The financial regulatory reform bill working its way through the House would give Bank of America a legislative gift that it pushed for in early 2007, only to retreat in the face of political resistance.
The bank had been pushing Congress to lift a cap that limits the portion of the nation's deposits that one bank can hold to ten percent. It lost that fight but, as currently written, the House reform bill would do it by default.
The bill currently moving through Frank's committee keeps in place the thrift charter, which allows banks to push thrift deposits into a category that doesn't count against its total.
After HuffPost pointed out the legislative lapse to House Financial Services Committee Chairman Barney Frank (D-Mass.), the lawmaker looked into the loophole and vowed to change it.
BofA started bumping up against the cap and in late 2006 and early 2007 went to Congress to try to get it lifted.
In early 2007, BofA chairman Ken Lewis told the New York Times that he told his lobbyists to "back off" saying that the move was "too aggressive."
"I thought we had gotten out there a little too far in terms of our level of aggressiveness, and it sent the wrong signals," Lewis told the Times.
Roughly a year later, BofA found a way around the cap. It bought Countrywide, which is registered as a thrift, rather than a bank. Though Countrywide's deposits took BofA over ten percent, the Federal Reserve ruled that it was okay because it was a thrift and not a bank. That ruling set a cap-busting precedent.
As of June 2009, according to data provided by the Federal Deposit Insurance Corporation, Bank of America is at the top of the list, controlling 10.8 percent of all bank and thrift deposits, holding $817, 989,321,000. But it also tops a list of bank holding companies (banks that control one or more banks), holding $907,376,948,000 in deposits -- 12 percent of the nation's total.
Why the difference? The deposit numbers vary because the first list doesn't include funds that were then held by newly-acquired thrifts such as Merrill Lynch Bank and Trust.
The loophole has been criticized by banking officials. It "allows them to blow the caps out on the ten percent cap, which is critical," said John Ryan, executive vice president at the Conference of State Bank Supervisors. CSBS represents state officials responsible for regulating the nation's smaller banks.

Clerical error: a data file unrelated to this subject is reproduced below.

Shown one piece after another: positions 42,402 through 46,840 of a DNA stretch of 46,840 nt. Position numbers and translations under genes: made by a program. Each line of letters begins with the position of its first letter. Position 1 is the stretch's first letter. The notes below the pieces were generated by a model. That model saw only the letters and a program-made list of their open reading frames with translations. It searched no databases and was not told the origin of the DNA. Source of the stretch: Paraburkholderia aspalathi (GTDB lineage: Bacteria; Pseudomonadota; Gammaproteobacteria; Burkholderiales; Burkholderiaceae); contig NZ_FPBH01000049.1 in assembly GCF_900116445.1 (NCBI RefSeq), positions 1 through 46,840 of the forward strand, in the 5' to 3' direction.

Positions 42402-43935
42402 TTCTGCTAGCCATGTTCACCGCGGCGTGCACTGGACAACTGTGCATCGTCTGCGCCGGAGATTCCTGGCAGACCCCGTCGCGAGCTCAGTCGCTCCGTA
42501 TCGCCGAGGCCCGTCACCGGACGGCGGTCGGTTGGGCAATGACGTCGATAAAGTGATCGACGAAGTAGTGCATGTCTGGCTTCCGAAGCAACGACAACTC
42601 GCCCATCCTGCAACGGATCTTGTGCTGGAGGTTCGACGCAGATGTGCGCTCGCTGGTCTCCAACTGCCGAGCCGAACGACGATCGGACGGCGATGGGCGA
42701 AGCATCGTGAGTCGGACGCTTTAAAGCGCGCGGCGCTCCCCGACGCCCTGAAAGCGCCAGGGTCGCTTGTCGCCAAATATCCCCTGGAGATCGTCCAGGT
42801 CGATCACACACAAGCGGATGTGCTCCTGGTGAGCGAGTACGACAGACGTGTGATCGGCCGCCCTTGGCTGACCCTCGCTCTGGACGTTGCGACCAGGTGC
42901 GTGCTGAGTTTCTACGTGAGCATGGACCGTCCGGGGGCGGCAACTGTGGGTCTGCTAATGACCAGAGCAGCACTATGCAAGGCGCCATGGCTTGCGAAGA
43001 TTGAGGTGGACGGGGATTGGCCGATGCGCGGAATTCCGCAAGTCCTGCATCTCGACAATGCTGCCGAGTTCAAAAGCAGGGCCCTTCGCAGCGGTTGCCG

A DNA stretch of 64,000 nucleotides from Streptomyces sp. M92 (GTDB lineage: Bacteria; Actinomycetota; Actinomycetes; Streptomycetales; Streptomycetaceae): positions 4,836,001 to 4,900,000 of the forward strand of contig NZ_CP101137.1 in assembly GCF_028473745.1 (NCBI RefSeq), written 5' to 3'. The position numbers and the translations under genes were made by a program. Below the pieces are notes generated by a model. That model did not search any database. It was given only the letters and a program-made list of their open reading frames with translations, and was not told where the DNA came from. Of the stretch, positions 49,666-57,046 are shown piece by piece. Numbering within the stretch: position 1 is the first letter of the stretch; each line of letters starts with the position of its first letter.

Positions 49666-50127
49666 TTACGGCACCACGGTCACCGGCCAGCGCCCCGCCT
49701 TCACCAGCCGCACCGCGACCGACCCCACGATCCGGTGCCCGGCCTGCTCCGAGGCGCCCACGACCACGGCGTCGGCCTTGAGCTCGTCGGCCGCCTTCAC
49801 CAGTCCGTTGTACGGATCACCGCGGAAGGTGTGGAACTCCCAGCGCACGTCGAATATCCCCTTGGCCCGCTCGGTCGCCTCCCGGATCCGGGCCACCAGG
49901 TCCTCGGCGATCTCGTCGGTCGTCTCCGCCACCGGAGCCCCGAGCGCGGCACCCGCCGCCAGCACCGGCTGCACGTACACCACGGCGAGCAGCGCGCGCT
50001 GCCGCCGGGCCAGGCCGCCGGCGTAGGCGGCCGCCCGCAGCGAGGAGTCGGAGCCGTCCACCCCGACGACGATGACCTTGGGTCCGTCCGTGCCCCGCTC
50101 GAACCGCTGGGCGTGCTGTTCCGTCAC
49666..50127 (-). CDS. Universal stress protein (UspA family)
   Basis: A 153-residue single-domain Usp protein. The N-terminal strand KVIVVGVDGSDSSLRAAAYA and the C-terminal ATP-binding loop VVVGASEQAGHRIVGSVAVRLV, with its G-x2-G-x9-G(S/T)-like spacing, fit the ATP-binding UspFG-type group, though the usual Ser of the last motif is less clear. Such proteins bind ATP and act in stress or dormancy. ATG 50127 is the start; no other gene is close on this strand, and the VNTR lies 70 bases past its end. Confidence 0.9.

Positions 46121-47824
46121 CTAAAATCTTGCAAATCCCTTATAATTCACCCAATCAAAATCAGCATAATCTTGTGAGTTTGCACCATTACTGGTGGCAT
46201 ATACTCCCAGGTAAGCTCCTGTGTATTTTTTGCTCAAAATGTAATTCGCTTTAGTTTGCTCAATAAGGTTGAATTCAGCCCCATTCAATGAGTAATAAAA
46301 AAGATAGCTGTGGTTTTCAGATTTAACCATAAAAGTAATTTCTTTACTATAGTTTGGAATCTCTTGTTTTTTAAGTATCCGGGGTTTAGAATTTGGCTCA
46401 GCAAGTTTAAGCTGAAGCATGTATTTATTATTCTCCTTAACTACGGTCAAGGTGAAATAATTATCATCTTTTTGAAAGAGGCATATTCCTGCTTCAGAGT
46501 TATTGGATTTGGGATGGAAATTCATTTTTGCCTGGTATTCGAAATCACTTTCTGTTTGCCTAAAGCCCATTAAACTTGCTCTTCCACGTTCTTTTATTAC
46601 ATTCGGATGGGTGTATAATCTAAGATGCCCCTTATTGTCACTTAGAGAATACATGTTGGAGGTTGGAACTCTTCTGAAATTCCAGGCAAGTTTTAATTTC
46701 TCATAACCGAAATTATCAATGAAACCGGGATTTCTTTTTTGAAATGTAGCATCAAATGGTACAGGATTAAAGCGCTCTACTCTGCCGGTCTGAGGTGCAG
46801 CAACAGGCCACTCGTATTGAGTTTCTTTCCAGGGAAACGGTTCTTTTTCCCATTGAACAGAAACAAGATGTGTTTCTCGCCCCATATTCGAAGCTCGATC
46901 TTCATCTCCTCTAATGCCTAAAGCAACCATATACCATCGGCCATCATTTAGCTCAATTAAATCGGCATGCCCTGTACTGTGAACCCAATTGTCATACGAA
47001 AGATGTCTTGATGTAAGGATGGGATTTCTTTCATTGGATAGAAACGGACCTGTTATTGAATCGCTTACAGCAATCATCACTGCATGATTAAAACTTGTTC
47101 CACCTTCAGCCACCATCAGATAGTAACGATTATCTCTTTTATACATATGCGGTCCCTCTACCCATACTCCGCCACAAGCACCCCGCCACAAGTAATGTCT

"This is really critical for the too-big-too-fail problem," said Ryan, calling closure of the loophole one of the top priorities for CSBS.
Big banks typically get bigger not by opening new branches one at a time but by gobbling up other banks, as BofA did with Countrywide, Merrill and MBNA. The cap is intended to prevent one bank from controlling too much of the nation's wealth.
Frank said that he agreed with CSBS that a change to the current bill was needed.
"Until they talked to you and you talked to us, nobody in our operation had even focused on it. We didn't create this loophole. What happened was it got preserved when we preserved the thrift charter and obviously that's now something we'll have to look at in the next couple weeks," said Frank. "I've asked the staff to start looking at it now."
But, Frank said, he wasn't inclined to require banks over the cap to divest of what they already have. "My inclination would be to say, now that you're putting [banks and thrifts] in the same pot, [deposits] ought to be included. There were a couple of questions. If you include it, do you require divestiture? Divestiture is always a harder thing than to grandfather and limit going forward," said Frank.
"Divestiture can be pretty tough when there's not a lot of market for things, but I think going forward there's not a good reason for that separation, especially since we're putting them all in the same regulatory pot."
Frank said the loophole worked its way into the bill because the Treasury Department's version of the legislation eliminated the thrift charter entirely, which would have rendered the point moot, but Frank wanted to keep it as a way to distinguish between banks of different sizes.
"Apparently the thrift deposits didn't count -- the ten percent was declared for bank deposits. And we did want to preserve the thrift charter, unlike the administration. I think there's value there but we were tightening it up," said Frank.
The fact that the loophole was close to becoming law is an indication of the potential pitfalls ahead, as a relatively small staff works overtime to reform the entire industry -- often working closely with lobbyists who are generally not inclined to point out an oversight, or to help insert one.
Ryan said that CSBS had brought the loophole to the attention of committee staff. "We had pointed this out to staff and tried to get fixed," he said. "In fairness, I think they're a bit overwhelmed."